Tenants in new affordable housing developments will be offered living rents or social rents after the Mayor of Tower Hamlets John Biggs approved new rent guidance for newly built affordable homes.
The new rent levels will mean that in the future new rented affordable housing should be split between Tower Hamlets Living Rents and London Affordable Rent which is similar to social rents.
Under the previous Mayor and the then Cabinet Member for Housing Cllr Rabina Khan, the average rents for new council developments were £239.08 a week for a two bed property. Under Mayor Biggs' new policy, rents will be based on a combination of London Affordable Rent at £152.73 and the new Tower Hamlets Living Rent at £223.14 a week, both of which are significantly lower than rents under the previous administration.
The change means, compared to the previous Mayor's rent levels, a family living in a new three bed property will be up to £5,791 better off as a result of Mayor Biggs' changes. The new Tower Hamlets Living Rent is targeted at working households with the rent based on a third of average incomes.
The decision follows the conclusions of the Tower Hamlets Affordability Commission, which was set up by Mayor Biggs last year. It found that Framework rents in the borough were increasingly unaffordable for residents as they were linked to percentages of market rents which have consistently risen faster than wages.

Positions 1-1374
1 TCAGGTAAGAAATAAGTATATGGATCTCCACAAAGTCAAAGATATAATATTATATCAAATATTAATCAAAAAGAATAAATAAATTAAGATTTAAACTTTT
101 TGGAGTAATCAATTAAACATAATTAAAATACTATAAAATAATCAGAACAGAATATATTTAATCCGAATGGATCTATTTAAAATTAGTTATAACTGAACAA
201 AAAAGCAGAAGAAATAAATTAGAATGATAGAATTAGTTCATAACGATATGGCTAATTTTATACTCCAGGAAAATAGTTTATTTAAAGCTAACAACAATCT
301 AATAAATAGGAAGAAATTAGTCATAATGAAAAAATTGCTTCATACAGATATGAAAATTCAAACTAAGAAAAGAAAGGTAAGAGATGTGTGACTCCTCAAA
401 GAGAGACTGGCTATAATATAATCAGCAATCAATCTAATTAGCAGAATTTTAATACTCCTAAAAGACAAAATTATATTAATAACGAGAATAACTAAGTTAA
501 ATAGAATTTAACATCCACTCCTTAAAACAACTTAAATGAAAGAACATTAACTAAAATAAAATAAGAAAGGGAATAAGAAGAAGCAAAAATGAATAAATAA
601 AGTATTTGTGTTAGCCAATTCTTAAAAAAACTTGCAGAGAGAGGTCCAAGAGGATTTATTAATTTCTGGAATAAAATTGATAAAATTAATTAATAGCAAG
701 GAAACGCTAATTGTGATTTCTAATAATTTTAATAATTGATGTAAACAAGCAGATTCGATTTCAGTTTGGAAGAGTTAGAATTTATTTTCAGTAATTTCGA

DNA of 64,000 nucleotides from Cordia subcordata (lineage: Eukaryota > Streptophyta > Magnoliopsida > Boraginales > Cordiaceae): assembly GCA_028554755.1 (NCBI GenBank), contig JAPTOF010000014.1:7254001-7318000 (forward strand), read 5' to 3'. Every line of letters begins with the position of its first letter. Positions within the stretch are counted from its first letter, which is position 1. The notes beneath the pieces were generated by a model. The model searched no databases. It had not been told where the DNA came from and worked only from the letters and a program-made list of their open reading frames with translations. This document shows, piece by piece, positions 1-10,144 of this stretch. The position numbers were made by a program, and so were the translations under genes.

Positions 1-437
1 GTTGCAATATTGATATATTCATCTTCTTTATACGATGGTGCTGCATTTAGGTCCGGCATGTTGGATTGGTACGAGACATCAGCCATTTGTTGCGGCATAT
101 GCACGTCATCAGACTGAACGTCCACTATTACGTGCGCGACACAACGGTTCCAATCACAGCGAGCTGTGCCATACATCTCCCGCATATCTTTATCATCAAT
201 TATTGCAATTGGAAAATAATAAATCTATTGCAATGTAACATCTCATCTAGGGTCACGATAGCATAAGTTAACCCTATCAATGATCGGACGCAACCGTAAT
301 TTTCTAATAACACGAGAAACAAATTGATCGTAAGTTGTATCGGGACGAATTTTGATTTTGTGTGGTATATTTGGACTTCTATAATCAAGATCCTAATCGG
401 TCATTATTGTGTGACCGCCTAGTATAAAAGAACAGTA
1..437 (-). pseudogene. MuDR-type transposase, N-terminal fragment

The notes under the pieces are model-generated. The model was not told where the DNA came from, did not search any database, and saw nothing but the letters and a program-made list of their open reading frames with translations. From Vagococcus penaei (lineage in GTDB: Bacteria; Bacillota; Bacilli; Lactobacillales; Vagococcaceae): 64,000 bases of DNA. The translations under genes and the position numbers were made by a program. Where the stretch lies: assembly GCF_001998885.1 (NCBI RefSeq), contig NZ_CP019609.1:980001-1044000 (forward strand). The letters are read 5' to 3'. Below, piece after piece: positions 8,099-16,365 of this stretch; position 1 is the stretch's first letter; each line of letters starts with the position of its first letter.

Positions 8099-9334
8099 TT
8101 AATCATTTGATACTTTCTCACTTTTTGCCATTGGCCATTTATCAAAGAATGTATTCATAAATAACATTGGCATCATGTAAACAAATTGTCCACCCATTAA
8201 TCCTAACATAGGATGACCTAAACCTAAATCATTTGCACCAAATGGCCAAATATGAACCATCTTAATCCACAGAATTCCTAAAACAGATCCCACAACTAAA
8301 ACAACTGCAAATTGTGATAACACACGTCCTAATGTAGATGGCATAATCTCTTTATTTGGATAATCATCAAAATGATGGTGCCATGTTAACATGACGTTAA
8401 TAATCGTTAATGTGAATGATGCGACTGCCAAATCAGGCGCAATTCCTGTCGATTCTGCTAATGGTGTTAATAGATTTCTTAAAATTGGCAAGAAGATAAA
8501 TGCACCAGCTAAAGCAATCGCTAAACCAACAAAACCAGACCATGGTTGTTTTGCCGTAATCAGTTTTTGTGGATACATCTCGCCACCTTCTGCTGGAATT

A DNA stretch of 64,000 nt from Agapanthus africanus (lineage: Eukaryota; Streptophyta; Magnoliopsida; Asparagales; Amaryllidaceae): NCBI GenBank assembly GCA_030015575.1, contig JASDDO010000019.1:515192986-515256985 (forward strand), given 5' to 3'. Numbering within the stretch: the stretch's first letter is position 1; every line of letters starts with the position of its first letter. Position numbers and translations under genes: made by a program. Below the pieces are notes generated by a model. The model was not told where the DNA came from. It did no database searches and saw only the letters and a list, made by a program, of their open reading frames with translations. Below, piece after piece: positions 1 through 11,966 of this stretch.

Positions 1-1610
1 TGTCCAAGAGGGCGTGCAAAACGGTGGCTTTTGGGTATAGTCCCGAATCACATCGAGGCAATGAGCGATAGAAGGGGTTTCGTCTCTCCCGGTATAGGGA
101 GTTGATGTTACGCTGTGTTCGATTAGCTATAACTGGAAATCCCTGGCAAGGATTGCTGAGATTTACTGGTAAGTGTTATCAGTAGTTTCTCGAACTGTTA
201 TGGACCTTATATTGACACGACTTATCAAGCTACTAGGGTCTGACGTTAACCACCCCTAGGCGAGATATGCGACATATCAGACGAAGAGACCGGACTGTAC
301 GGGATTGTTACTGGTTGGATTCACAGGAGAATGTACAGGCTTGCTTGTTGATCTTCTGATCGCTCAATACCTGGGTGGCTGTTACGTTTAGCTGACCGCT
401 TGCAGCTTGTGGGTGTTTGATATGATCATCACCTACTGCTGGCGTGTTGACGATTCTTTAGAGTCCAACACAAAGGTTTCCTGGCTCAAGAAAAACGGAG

Whilst the council cannot apply the new rent levels to previously built homes, Mayor Biggs has pledged to build 1,000 new council homes over the coming years as well as encouraging other social housing providers to adopt the new lower rents for their sites.
Mayor John Biggs said:
"I am committed to tackling the housing crisis in our borough. That means building 1,000 new council homes and making sure rents for new affordable properties are genuinely affordable for local people. Our affordability commission found that many of the rents charged on new council homes under the previous administration were too high for local people to afford - often because of the expensive PFI deals the previous Mayor signed up to.
"Our new rent levels will make new affordable homes far more affordable to those on low incomes, saving residents up to £6,000 a year. There is still more to do to make housing more affordable, including encouraging other social landlords to adopt these lower rents, but this is definitely a big step in the right direction."
Deputy Mayor for Housing, Cllr Sirajul Islam said:
"Under the previous Mayor many council rents were too high for low income families to afford. We have put that right by ensuring that all of our new council homes will have rents which are genuinely affordable to local people. I strongly urge other social landlords to take our lead and introduce these new lower rents on their sites."
Cllr Rachel Blake, Cabinet Member for Strategic Development said:
“At my surgery, I regularly meet overcrowded households who could never afford to move into the private rented sector in Tower Hamlets. Our new plans for rents in Tower Hamlets increase the options for households looking for new homes – we still have a long way to go to solve the affordability crisis in London but these rents should help.”
Yasmin Aktar, the Citizens UK Organiser in Tower Hamlets said:
“We are excited that Tower Hamlets Council have shown leadership in implementing the Living Rent to ensure that families can afford to live in the borough. We hope that other local authorities can follow this example to make London a genuinely affordable city to live in.”